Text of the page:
Laura Fraser is absolutely addictive as the oh so very bad, and sexy Lydia Rodarte-Quayle in Breaking Bad, so much so I was relieved to see her back in the last half of season five, giving the old boys club a run for their money, as she follows in Mr. Whites bloody footsteps.
While Fraser may be a fresh face on American TV, she is not new to acting, appearing in Vanilla Sky, as well as starring in some of BBC's most popular series and films, including Single Father, He Knew He Was Right, Talk to Me, and Florence Nightingale. Yet in Breaking Bad she is definitely no Florence Nightingale -- she is as badass and twisted as they come as Lydia, a lawyer with the heart of a drug lord, who has what you could call a rather complex and high strung psyche.
One of the reasons why Fraser is phenomenal in this role is that she weaves some cinematic magic that draws you in, and makes you believe she really is Lydia. Whether she's scared to death while on the verge of being killed by Mr White and his associates, or when she's orchestrating the killing of the new Meth lab crew she has signed on with, which isn't living up to her expectations -- and has to be led through the sea of bodies. All because while she can "pull the trigger," she can't look at the blood she's spilled -- a complicated mess indeed. All of which Fraser delivers up with a refreshing spin, so while you may not like Lydia, you can't wait to see what's coming next.
Yet as addictive as Laura Fraser may be on screen, in person she is equally so -- intriguing, funny, smart and utterly charming with a badass edge -- and she has a killer Scottish accent. In fact, she was back home this summer, enjoying her down time, eating vegan Haggis, and visiting family, who love the fact that she is on Breaking Bad. While she sounded full on Scottish to me, she lets me know that to some folks in Scotland she "sounds a bit American" these days, which may be due to the fact she now lives in upstate New York. Where in the summer she likes nothing more than exploring and swimming in the local rivers and water holes, and in the winter sledding down snow covered hills on old school sleds with her daughter and husband.
Fraser can't remember a time when she didn't want to be an actor, she loved it from the moment she started putting on plays in the neighborhood garden with the other children. So once she realized she could act for a living she was all in, heading off to The Royal Scottish Academy of Music and Drama. However, she left a year before graduation, because she couldn't wait to get on with acting, and it turned out to be just the right choice.
When the call came for Breaking Bad, Fraser knew the show was a huge hit, but she had never watched it, and didn't really watch it until way after she landed the role and was knee deep into her character and the show. Why? She admits to being just a little intimated by it all, but deep down inside she really wanted a clean slate, and for everything to be fresh and new for her. Fraser was keen on keeping it that way, but in the end she was too curious and after some prodding by a co-star she watched all five seasons in four days -- and she loved it.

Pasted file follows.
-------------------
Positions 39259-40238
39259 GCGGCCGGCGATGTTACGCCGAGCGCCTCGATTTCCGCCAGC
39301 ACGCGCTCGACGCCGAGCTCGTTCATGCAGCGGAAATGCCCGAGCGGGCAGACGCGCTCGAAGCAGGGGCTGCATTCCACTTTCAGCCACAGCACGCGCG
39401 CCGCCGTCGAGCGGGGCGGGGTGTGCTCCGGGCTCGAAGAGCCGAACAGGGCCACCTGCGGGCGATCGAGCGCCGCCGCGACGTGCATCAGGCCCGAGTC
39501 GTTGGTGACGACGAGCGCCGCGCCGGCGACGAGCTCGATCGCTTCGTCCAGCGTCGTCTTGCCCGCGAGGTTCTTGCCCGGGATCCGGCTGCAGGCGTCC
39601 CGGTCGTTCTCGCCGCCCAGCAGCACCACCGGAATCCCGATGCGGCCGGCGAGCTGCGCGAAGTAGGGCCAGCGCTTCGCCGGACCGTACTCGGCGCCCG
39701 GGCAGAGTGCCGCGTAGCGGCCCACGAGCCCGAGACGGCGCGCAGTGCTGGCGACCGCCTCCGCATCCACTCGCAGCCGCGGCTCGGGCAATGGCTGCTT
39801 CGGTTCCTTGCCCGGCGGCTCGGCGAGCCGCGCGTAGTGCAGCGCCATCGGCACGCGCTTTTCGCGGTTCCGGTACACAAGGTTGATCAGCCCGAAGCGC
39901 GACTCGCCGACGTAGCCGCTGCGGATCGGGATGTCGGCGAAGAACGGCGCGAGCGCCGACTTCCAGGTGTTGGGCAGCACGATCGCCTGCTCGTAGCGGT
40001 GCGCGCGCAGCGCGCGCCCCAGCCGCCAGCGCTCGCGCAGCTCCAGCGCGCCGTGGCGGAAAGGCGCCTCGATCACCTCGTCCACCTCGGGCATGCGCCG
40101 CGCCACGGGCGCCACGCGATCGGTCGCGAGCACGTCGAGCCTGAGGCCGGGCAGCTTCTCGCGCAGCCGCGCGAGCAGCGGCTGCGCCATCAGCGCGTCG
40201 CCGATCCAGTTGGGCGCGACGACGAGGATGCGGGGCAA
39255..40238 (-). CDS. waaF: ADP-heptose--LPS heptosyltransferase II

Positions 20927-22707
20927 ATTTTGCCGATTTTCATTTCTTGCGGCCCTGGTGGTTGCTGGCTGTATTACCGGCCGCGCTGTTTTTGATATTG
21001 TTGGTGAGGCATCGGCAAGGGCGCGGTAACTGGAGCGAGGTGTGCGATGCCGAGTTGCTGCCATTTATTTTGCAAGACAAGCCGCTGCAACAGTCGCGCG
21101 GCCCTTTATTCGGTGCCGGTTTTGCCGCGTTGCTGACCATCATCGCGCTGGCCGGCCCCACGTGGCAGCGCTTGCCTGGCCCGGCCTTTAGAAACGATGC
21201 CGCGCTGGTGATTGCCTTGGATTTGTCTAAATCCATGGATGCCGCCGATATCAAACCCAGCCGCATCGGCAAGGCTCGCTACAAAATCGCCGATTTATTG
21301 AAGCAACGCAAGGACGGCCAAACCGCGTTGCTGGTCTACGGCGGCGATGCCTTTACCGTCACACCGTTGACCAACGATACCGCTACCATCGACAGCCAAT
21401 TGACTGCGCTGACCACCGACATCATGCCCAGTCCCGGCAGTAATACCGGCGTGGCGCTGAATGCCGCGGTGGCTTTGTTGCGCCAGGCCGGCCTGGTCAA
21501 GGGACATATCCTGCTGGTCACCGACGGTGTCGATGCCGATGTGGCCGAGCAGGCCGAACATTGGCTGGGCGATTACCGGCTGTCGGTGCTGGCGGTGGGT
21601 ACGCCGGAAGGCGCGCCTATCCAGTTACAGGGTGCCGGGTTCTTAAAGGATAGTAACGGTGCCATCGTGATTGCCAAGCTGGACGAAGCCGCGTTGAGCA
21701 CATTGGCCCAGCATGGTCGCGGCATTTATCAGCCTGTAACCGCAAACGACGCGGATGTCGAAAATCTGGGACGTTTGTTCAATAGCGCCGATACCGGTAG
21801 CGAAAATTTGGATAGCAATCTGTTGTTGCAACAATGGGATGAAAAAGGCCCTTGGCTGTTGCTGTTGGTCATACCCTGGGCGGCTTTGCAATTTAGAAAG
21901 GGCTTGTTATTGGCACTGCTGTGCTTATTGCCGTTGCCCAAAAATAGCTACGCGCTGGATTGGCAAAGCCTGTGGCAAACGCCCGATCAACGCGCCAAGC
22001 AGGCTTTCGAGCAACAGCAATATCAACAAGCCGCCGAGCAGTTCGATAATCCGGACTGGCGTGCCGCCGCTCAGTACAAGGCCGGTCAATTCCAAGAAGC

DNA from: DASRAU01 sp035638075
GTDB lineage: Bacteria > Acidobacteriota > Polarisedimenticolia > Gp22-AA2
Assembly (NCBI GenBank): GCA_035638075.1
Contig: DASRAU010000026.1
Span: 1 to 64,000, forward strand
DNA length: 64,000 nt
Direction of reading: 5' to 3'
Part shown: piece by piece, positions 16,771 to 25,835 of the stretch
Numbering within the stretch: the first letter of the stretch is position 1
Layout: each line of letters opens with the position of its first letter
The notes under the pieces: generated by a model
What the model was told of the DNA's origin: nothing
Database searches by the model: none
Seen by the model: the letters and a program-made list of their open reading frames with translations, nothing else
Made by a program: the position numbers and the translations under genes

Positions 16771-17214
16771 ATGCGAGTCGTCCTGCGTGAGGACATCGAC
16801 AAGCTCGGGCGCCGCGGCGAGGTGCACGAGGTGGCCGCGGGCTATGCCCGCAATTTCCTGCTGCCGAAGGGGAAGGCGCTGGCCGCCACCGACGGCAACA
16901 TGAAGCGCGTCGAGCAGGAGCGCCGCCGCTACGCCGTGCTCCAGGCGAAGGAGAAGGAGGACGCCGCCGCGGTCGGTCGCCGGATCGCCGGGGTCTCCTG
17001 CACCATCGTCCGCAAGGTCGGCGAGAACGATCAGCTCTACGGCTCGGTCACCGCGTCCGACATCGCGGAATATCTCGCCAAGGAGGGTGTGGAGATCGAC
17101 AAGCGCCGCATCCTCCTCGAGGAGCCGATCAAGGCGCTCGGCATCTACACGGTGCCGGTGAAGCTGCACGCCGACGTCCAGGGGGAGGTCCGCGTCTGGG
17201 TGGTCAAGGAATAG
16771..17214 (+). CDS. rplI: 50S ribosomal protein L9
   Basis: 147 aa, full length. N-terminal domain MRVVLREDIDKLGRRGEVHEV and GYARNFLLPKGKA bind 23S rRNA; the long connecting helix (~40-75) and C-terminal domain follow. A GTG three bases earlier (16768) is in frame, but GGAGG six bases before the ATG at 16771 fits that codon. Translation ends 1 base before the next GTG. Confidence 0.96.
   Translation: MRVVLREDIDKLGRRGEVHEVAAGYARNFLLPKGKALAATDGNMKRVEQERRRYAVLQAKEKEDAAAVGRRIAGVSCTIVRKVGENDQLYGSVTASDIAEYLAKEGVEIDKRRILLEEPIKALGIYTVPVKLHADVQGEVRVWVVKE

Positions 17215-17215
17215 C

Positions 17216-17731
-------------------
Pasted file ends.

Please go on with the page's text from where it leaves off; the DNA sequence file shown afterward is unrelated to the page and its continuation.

In the beginning of season five, Lydia is frequently a woman on the verge of being killed, and it's often a surprise when she's not. Yet as much as it's a surprise for the audience, each and every time she makes it out alive it's a bit of a surprise for Fraser too. Who may have put just a little of her own fear of being killed off on the show into those scenes, and in turn giving them a really amazing reality tinged edge. For Fraser, this year happiness was staying alive. "I was over the moon I didn't get killed" she says.
While admitting that Lydia is a bit of an asshole at times, when asked how she feels about her, Frasier doesn't hold back "I Love her", she says, admiring the fact that she is "remarkably cheeky" and tough. Clearly shades of that cheekiness come across when you talk with Fraser, and as it turns out, she also weaved some of what she calls her own "character flaws" into Lydia. "I have to admit I can be pretty high strung and tightly wound" she says.
In some respects there is a bit of a kinship for her with Lydia, yet she also admits that there are some very real differences between them. "I am not as morally bankrupt as Lydia." she says laughingly. While she is clearly in love with Breaking Bad, and playing Lydia, as you may have guessed it was an "intense experience" for her. Lydia vibrates at a "very high frequency", and since Fraser puts her all into this role, her body often felt the after effects of the added stress. Yet Fraser wouldn't have it any other way.
Fraser is so good in Breaking Bad that the Emmy season buzz had her in the running for a well earned guest star Emmy nod. While she didn't get one this time around, for an actress who hasn't been on Hollywood's radar for long it's pretty damn amazing. Given her performance, and addictive qualities, I'm pretty sure that an Emmy is in Fraser's future, one way or another.
Special thanks to Angelo Kritikos for the pictures.